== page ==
An experience with things

I have always curated every purchase made as a consumer. As far as I can remember, purchasing anything was a detailed cat and mouse game of finding the perfect item for the perfect price. Now, when I say perfect price, it also meant (at times) a price with one too many zeros following after it. And, alas, there have been times, where the item has not been as perfect as it was meant to be.

Let me start with saying, I do not purchase anything online. The only exception are plane tickets, because… who still purchases them from travel agents anymore?! What this translates to is that I do not always purchase an item at the best (aka cheapest) price, and I do not get access to all brands possible.

As a consumer, it is nice to feel empowered to purchase anything, at anytime, from anywhere. But, as an individual, I see (too much) accessibility sometimes as a barrier to appreciate the act of a purchase. Why? Because you fail to go on the hunt for that great store, you fail to physically go down and touch the item you want to buy, and you fail to witness the swiping of you card (or passing of cash, whichever it is) when you pay. All of which create awareness of the experience of a purchase. To me, that is the very essence of what it is ‘to purchase’.

This also means that I get to enjoy going to a different country (place, location etc.) to purchase something. The element of anticipation, of the peculiarity of the item to the place is associated with each purchase. As much as sometimes I may think, “oh I wish I could get my hands on that”, I acknowledge the fact that I can’t.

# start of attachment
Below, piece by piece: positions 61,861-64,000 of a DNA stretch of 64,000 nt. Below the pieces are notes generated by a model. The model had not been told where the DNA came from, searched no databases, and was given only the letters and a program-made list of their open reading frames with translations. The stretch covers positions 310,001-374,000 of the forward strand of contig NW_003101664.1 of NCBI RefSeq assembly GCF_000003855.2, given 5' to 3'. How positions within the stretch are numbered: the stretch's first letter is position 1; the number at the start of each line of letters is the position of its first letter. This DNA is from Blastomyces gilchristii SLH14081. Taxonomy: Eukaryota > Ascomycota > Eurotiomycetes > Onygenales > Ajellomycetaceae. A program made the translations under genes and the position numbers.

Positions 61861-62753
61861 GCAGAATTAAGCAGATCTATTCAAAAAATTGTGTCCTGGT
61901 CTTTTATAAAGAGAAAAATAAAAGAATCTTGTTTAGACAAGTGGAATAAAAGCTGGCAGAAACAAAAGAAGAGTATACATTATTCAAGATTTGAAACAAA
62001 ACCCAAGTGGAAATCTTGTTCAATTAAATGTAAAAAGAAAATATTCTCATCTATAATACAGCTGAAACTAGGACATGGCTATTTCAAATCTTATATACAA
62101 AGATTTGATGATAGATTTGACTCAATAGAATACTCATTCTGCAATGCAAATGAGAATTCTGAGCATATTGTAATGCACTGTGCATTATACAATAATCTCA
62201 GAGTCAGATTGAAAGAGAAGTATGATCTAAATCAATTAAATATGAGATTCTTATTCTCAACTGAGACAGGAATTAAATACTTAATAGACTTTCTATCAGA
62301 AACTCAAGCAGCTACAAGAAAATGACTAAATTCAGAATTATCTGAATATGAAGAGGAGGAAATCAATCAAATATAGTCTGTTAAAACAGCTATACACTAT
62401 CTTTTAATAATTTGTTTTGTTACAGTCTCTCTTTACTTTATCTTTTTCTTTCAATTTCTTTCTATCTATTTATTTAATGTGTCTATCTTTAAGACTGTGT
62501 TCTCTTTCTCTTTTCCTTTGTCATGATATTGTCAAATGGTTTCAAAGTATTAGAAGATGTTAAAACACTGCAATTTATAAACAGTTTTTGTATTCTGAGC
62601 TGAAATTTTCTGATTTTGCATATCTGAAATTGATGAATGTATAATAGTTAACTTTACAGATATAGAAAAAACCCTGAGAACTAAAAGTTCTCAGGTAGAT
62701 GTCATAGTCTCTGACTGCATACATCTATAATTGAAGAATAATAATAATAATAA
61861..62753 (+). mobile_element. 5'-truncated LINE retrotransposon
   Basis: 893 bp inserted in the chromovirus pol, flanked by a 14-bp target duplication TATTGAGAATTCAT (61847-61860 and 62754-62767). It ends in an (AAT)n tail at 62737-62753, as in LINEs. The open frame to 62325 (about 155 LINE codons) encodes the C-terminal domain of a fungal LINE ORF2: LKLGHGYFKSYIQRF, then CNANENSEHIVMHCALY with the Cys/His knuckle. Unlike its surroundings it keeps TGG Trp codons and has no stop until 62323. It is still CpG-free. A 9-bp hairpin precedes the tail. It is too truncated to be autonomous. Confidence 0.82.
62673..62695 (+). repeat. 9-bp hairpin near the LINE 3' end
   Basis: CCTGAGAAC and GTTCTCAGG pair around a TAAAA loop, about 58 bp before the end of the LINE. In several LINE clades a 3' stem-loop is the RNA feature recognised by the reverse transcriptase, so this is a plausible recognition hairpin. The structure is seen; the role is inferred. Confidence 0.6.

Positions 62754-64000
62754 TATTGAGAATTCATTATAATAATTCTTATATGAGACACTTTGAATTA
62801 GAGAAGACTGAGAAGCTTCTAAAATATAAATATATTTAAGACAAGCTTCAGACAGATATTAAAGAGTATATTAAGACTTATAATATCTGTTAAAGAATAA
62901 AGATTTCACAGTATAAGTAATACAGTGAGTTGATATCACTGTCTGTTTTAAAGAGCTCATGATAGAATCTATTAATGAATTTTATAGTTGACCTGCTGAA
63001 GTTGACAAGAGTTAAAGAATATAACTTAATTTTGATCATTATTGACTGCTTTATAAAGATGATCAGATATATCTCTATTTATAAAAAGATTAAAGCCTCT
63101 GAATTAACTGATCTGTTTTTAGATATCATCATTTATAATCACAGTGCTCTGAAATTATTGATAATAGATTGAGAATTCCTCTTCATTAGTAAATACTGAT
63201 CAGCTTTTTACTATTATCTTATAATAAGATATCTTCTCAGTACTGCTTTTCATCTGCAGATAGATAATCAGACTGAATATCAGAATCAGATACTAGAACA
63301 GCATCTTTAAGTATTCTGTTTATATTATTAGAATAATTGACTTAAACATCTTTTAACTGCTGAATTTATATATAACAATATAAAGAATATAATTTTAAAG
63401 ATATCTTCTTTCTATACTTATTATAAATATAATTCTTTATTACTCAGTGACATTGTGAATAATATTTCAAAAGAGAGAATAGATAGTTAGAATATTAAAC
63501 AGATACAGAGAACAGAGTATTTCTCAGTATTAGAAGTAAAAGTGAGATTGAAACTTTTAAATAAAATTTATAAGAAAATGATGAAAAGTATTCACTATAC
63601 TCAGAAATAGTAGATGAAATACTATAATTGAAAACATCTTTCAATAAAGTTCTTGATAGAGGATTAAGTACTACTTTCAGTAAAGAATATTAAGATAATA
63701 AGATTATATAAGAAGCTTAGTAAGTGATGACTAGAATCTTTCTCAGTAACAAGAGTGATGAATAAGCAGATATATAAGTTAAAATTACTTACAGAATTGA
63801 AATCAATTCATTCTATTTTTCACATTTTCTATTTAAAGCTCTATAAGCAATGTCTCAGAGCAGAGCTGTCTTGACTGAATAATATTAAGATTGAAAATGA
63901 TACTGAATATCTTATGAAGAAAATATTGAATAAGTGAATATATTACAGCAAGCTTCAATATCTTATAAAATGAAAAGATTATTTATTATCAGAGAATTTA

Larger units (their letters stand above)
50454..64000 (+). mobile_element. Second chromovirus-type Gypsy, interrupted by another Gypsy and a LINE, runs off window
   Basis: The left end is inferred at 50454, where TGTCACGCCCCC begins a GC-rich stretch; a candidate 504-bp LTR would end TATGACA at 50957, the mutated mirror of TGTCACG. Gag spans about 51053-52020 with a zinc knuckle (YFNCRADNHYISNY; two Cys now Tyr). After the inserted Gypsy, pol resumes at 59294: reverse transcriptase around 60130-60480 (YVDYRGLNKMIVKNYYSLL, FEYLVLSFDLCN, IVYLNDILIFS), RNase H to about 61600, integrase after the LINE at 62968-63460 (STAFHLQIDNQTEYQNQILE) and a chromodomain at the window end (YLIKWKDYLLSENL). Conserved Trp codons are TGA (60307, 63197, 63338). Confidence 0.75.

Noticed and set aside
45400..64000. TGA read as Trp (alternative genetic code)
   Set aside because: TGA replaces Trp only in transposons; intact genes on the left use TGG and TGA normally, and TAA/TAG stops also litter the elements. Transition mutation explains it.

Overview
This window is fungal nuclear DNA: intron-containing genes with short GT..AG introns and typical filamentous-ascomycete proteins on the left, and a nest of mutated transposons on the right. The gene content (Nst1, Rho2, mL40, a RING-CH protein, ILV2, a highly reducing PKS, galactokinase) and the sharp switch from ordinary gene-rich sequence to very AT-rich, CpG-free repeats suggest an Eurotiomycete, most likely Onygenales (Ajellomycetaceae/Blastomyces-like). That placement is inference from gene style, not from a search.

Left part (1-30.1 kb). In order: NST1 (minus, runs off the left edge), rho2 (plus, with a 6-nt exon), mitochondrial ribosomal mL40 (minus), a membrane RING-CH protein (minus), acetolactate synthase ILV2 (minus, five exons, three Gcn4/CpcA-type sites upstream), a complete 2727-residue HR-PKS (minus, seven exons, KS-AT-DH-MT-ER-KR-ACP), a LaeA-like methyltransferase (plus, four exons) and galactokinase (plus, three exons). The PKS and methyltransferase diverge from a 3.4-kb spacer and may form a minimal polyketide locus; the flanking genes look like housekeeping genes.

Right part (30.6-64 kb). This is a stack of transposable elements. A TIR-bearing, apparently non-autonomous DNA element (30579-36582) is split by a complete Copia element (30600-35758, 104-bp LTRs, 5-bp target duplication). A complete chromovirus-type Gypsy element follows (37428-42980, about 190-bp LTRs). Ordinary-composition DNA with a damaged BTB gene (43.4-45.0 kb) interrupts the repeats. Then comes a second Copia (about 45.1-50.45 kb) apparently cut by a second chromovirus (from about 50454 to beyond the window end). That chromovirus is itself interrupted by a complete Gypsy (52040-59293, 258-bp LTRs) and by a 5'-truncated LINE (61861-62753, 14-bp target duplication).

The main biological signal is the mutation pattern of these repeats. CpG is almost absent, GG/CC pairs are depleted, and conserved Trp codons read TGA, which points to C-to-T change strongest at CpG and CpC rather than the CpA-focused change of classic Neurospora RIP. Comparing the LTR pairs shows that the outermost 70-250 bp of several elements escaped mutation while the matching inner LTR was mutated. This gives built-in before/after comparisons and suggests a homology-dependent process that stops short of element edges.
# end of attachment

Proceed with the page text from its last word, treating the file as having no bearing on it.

Perhaps with globalization, with accessibility being so prized, many independent businesses are not able to survive because they are not able to meet with the demands of international accessibility to their items/services. Despite being a millennial (although I seem to have almost have none of the typical characteristics of my generation), I like exclusivity that comes with a small-scale business, especially if being small-scale is part of the particular business’s business ethos.

Sometimes I find a wonderful alternative where I am; sometimes I wait for the next opportunity to get it where it can be found. I want to write about my experience buying things, and my thought process behind each purchase, whether big or small. This is the review matrix I will adopt:

  1. Brand philosophy/history.
  2. Quality.
  3. Price.

I have a couple of posts already lined up! Remember, as much as life is complicated and difficult. It is meant to be enjoyed. With the right mechanisms in place, there is no reason why all of us (including underpaid millennials) can’t.


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